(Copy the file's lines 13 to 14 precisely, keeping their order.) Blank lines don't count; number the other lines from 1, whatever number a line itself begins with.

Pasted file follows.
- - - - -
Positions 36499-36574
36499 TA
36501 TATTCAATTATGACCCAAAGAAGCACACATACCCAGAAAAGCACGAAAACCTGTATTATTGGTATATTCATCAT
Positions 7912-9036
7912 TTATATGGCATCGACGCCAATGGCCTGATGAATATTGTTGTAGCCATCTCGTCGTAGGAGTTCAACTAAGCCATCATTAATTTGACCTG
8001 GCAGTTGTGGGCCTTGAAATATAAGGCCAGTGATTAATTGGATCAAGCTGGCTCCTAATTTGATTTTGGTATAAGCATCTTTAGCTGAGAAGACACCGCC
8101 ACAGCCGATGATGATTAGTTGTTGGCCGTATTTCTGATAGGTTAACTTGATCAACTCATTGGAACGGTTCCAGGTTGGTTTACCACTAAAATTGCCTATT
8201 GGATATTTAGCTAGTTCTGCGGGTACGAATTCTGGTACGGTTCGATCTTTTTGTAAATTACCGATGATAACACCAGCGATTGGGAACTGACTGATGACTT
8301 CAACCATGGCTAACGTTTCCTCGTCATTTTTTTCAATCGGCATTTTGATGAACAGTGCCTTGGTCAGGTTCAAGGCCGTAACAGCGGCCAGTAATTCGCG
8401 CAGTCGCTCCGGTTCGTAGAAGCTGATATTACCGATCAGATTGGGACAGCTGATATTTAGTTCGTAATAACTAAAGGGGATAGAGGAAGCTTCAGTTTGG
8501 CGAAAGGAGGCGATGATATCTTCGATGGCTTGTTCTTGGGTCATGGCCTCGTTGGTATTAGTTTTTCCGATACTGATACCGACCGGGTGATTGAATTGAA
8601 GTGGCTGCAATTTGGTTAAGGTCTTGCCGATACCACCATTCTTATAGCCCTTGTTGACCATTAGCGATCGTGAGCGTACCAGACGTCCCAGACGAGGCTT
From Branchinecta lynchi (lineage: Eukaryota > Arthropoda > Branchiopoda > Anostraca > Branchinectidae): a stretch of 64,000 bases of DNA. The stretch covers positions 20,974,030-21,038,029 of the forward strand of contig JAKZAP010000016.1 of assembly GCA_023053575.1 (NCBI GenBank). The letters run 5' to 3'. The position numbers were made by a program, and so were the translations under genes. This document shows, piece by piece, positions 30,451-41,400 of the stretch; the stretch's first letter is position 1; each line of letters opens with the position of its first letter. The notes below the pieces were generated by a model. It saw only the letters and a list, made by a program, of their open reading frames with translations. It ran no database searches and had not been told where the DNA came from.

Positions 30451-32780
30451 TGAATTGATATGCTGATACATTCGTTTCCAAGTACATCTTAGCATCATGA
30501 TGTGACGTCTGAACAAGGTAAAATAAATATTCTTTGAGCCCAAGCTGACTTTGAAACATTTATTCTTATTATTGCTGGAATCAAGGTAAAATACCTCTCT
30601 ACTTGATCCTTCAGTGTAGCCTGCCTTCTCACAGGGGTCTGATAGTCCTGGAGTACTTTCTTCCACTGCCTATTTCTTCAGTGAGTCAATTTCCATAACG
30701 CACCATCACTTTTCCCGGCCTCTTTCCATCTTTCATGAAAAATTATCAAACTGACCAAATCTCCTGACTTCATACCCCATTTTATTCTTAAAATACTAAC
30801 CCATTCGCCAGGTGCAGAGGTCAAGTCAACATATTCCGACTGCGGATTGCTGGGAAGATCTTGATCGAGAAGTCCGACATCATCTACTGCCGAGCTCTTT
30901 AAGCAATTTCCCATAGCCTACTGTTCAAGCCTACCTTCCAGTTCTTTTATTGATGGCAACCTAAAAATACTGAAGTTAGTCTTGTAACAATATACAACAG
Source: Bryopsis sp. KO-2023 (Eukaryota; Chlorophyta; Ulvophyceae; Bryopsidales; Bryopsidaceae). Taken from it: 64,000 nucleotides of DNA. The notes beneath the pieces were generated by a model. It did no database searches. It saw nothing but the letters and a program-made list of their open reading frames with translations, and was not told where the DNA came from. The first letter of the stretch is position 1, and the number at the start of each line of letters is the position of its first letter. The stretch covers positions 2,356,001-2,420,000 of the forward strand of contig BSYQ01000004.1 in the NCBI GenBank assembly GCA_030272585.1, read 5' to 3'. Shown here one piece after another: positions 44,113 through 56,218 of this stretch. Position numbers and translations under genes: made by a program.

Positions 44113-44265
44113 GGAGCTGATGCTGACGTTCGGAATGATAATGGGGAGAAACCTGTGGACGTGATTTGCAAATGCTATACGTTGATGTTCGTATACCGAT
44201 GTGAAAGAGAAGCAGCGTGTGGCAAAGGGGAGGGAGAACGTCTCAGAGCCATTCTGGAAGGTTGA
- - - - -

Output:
From Branchinecta lynchi (lineage: Eukaryota > Arthropoda > Branchiopoda > Anostraca > Branchinectidae): a stretch of 64,000 bases of DNA. The stretch covers positions 20,974,030-21,038,029 of the forward strand of contig JAKZAP010000016.1 of assembly GCA_023053575.1 (NCBI GenBank). The letters run 5' to 3'. The position numbers were made by a program, and so were the translations under genes. This document shows, piece by piece, positions 30,451-41,400 of the stretch; the stretch's first letter is position 1; each line of letters opens with the position of its first letter. The notes below the pieces were generated by a model. It saw only the letters and a list, made by a program, of their open reading frames with translations. It ran no database searches and had not been told where the DNA came from.

Positions 30451-32780